After introducing the formalism in which we work in Section II, we demonstrate the central idea of this paper in Section

III by studying the intuitive case of a simple operator product

Hamiltonian. In this situation a number of results may be obtained analytically, which we use to understand decoherence

2

in terms of the noise properties of the initial auxiliary state.

In section IV we turn our attention to a beam-splitter Hamiltonian, which is less intuitive. In section V we introduce a

semi-classical formalism which gives us a simple picture of

this decoherence, and also an efficient means of simulating

the full composite system. Finally in section VI we apply this

method to study the limits of this decoherence, deriving the

required auxiliary field occupation to negate significant entanglement between the systems.

II.

FORMALISM

this: given an initial quantum state (0) that undergoes unitary

= exp(iG),

evolution U

how precisely can the classical

parameter be estimated? The answer is given by the quantum Cramer-Rao bound (QCRB)

which places a lower bound

on the sensitivity, i.e. 1/ F, where

F =2

X (i j )2

i,j

i + j

j i|2

|hei |G|e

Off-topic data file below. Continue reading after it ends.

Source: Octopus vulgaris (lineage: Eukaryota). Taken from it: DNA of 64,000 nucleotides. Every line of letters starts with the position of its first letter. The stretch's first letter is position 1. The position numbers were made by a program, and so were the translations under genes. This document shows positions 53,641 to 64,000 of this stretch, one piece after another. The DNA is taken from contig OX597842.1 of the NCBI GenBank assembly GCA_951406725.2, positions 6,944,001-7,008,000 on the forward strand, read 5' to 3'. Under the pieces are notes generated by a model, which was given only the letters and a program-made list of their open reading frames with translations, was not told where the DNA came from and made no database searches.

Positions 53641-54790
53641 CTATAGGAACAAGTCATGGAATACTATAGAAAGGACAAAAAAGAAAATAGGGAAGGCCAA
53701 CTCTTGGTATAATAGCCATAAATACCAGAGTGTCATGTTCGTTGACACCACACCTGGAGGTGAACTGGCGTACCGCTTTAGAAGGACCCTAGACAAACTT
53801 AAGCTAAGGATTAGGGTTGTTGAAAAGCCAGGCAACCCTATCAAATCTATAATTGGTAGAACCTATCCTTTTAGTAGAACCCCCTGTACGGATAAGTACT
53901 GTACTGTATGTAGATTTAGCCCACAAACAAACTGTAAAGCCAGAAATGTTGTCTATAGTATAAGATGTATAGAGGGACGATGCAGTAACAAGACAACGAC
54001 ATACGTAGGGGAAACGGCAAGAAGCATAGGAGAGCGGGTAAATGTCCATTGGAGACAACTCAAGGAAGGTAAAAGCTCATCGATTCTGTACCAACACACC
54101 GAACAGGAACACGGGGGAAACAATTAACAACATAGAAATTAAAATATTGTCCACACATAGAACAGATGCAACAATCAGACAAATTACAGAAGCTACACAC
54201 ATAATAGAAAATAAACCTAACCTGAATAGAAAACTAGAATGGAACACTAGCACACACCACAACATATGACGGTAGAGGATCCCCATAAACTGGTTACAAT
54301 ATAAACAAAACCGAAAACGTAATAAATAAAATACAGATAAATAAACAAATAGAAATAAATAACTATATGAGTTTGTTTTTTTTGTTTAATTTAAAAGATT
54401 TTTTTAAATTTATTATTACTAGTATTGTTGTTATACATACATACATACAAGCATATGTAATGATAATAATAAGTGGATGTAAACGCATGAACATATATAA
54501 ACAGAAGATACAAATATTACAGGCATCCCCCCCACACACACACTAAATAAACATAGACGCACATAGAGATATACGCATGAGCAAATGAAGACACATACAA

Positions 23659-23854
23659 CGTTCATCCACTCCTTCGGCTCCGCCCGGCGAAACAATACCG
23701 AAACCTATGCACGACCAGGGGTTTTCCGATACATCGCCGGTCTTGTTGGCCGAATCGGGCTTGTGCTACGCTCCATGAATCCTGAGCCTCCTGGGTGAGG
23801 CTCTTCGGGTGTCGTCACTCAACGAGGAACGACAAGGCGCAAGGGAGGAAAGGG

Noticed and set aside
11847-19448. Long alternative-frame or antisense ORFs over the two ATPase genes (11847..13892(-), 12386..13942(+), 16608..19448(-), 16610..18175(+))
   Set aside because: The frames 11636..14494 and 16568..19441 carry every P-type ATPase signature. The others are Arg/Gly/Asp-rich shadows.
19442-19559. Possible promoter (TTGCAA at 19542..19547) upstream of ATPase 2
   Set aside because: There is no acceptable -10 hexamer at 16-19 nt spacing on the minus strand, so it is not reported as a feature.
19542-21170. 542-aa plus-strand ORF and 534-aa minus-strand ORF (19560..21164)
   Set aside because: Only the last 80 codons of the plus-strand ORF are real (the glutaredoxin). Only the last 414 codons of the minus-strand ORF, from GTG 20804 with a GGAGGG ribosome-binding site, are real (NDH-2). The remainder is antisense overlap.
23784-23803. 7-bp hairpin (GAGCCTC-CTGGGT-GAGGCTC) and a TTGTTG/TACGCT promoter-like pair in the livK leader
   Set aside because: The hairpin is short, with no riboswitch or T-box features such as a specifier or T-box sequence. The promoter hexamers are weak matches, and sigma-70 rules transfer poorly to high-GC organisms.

(1)

(0)U

.

are the eigenvalues and eigenvectors of () = U

The QFI does not depend on the

specifically F = 4V (G).

choice of a particular measurement signal, only on the input

called the generator of .

state and the Hermitian operator G,

The system we consider in this paper is illustrated in Figure 1. We begin with some quantum state |A i, called

the probe state, which could be used to probe a classical

parameter . Before this happens the state must be prepared in some way. Ideally, this would occur by performprep on the initial state |A (0)i:

ing some unitary operation U

prep |A (0)i [Figure 1(a)]. However in practice,

|A i = U

treating this preparation step as unitary is usually an approximation, as the physical mechanism to achieve this preparation can involve entanglement with some auxiliary subsystem

prep (that is assumed to opB. In this case we replace U

AB = exp(iH

AB t/~),

erate only on subspace A) with U

which can potentially cause entanglement between subsystems A and B, and therefore cause decoherence in subsystem A when system B is ignored. In this case system A

is described by the state A = TrB {|AB ihAB |}, where

AB |A (0)i |B (0)i [Figure 1(b)].

|AB i = U

To illustrate this concept, consider the example of an optical parametric oscillator (OPO), used to create the well known

squeezed vacuum states by creating

pairs of photons via a

A = a

Hamiltonian H

a

+a

a

[36]. The physical mechanism that achieves this process involves the annihilation of